While Python is reaping the benefits of being around for 30 years, new programming languages are emerging which could challenge Python’s title as “King of Data Science”, the most prominent of which is Julia.
Julia was created to fix the flaws of older languages while combining their strengths. Obviously, it is aiming high — reason enough for us (Daniel and me) to have a closer look and test it in the scope of Motius Discovery.
This post covers what we learned about Julia and how it compares to Python. Before we get into Julia, let’s first start with a quick overview of Python.
Why Python became the King of Data Science
Python is an object-oriented, high-level, interpreted, general-purpose programming language that stands for clear, logical and readable code. For many reasons, it is praised to be the “King of Data Science”. Why?
When it comes to data science, developers need a flexible and versatile language that is simple to code but still able to handle complex mathematical processes. In addition to the characteristics mentioned above, Python fulfils those requirements as it:
- is cross-platform, thus enabling easy multi-environment setups
- has a high memory management capability through garbage collection
- is powered by a large collection of libraries with tools for any kind of challenge
- can use code from other programming languages to supplement Python’s lack of focus on performance.
Now that we know some background about Python, we can have a look at Julia.
What is Julia?
Julia is an open source, high-level, high-performance, dynamic programming language that represents a fresh approach to technical computing. Thanks to LLVM, Julia uses just-in-time compilation to compile its programs into efficient native code, making it usable across multiple different platforms. Due to its focus on high-performance, it is well-suited for numerical analysis and computational science and has been gaining traction in the scientific computing and data science communities since its 1.0 release in August 2018.
Furthermore, Julia has made the following design decisions:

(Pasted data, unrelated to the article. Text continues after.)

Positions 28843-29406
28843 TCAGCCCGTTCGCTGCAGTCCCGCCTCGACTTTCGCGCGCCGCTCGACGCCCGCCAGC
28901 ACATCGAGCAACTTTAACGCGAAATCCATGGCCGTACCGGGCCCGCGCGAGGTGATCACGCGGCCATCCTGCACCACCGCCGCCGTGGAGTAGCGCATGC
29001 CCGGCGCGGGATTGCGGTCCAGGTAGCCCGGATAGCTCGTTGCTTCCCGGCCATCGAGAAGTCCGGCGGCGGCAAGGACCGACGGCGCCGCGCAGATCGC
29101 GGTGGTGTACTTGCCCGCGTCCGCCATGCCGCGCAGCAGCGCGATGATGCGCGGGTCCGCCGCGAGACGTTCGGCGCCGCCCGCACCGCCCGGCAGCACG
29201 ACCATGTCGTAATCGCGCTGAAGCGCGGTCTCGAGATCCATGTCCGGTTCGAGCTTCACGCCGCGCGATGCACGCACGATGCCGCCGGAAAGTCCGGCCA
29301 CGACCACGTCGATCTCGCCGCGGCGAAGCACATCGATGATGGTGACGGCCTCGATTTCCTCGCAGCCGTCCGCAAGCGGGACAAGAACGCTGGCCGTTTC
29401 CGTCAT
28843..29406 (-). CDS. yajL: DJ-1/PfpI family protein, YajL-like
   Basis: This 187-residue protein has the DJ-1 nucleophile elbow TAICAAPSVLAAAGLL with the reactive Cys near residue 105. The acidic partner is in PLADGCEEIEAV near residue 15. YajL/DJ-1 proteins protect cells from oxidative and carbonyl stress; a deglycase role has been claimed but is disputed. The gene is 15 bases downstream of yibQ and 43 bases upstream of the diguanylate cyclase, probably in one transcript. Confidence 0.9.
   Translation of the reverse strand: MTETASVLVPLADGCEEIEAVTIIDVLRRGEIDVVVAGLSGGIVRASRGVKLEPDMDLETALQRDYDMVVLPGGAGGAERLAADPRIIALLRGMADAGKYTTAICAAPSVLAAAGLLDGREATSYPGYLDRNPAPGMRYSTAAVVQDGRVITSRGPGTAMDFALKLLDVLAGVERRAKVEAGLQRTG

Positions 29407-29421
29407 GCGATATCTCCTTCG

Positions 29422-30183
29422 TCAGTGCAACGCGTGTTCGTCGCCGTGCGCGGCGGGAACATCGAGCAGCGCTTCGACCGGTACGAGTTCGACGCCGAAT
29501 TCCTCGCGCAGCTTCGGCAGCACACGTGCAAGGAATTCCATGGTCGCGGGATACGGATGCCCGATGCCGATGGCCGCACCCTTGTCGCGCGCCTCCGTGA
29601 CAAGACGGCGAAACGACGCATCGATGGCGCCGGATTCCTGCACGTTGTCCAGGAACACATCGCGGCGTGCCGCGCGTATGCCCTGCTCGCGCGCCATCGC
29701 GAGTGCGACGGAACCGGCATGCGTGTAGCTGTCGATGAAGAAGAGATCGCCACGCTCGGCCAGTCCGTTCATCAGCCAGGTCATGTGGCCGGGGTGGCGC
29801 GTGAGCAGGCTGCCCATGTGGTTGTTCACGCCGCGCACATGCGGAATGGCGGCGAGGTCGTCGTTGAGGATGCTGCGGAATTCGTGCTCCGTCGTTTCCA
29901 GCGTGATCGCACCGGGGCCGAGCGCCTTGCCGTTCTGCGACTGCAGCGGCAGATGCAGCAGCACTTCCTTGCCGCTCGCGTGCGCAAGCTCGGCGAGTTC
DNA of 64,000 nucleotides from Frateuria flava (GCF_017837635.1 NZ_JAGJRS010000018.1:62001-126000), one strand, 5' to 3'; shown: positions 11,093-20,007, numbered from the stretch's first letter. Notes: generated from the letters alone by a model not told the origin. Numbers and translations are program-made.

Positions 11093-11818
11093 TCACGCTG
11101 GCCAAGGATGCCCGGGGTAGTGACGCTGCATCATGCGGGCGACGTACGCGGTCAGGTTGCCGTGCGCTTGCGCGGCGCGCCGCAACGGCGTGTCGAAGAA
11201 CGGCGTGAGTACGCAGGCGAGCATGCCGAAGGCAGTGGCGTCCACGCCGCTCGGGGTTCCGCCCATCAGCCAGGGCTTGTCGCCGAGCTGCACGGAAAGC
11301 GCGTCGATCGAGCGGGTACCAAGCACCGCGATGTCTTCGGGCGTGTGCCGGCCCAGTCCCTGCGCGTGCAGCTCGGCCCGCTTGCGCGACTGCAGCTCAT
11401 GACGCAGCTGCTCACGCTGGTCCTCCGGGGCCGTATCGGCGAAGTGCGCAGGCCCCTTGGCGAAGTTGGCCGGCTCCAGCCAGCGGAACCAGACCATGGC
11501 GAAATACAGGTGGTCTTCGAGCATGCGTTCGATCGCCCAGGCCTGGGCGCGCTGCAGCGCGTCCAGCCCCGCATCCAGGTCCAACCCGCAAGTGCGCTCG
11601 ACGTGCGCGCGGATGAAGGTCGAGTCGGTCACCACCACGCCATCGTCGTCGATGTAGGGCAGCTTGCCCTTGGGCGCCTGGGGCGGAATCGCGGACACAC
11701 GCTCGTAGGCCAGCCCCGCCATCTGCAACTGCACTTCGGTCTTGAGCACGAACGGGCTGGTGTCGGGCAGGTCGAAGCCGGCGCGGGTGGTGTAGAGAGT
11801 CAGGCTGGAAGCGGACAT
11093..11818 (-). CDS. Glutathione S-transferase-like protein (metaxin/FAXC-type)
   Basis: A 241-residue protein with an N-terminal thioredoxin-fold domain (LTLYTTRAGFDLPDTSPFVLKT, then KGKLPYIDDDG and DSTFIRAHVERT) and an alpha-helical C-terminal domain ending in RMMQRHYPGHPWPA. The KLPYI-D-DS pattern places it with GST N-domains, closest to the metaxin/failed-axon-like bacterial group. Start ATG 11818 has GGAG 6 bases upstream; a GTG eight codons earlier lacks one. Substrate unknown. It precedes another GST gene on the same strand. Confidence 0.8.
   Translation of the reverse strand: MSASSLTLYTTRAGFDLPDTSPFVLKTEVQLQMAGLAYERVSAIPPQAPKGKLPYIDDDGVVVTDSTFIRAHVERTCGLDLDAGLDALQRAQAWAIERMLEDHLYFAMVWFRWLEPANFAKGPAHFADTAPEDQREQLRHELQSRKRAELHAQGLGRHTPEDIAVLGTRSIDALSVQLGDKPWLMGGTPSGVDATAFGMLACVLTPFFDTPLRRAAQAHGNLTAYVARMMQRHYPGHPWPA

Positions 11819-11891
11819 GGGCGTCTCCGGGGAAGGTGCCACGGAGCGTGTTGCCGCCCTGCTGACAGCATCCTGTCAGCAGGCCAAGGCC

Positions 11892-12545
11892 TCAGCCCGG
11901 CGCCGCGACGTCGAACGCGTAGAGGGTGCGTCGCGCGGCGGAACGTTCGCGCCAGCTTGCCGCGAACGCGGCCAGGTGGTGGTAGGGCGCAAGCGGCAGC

- type system with parametric polymorphism
- multiple dispatch as a core programming paradigm
- support for concurrent, (disposable) parallel and distributed computing
- efficient libraries for a range of mathematical methods
Altogether, these features are supposed to make Julia more expressive, enable overloading, increase the range of possible use cases, and simplify debugging.
You can run Julia in read-eval-print loop (REPL), from the command line, or via a Jupyter notebook. It also comes with a built-in package manager, debugger, and profiler.
So, based on all those promises, we wanted to determine whether Julia will soon rival Python as “King of Data Science”. To do so, we implemented a Variational Autoencoder (VAEs) in both Julia and Python and compared the two experiences.
VAEs along with GANs are generative models that are becoming increasingly relevant for a wide range of use cases. Their areas of application include the generation of highly realistic human faces, composing synthetic music, object tracking, and image-to-image translation.
Julia’s machine learning ecosystem
In constructing the VAE in Julia, we tried three different libraries, namely Flux, MLDatasets, and Augmentor.
Flux is a machine learning library which “lets you use the full power of the Julia language where you need it.” When compared to the two most popular ML frameworks in Python, working with Flux feels more like working with PyTorch than TensorFlow due to its syntax. However, it is not as mature as either one of those as it lacked flexibility in building custom models and components. Furthermore, the documentation and examples were often lacking or outdated.
MLDatasets includes some of the most common benchmark datasets, e.g. Iris, MNIST, and CIFAR. Compared to equivalent Python libraries like TensorFlow Datasets, MLDatasets is rather limited as it is missing e.g. object detection and segmentation datasets.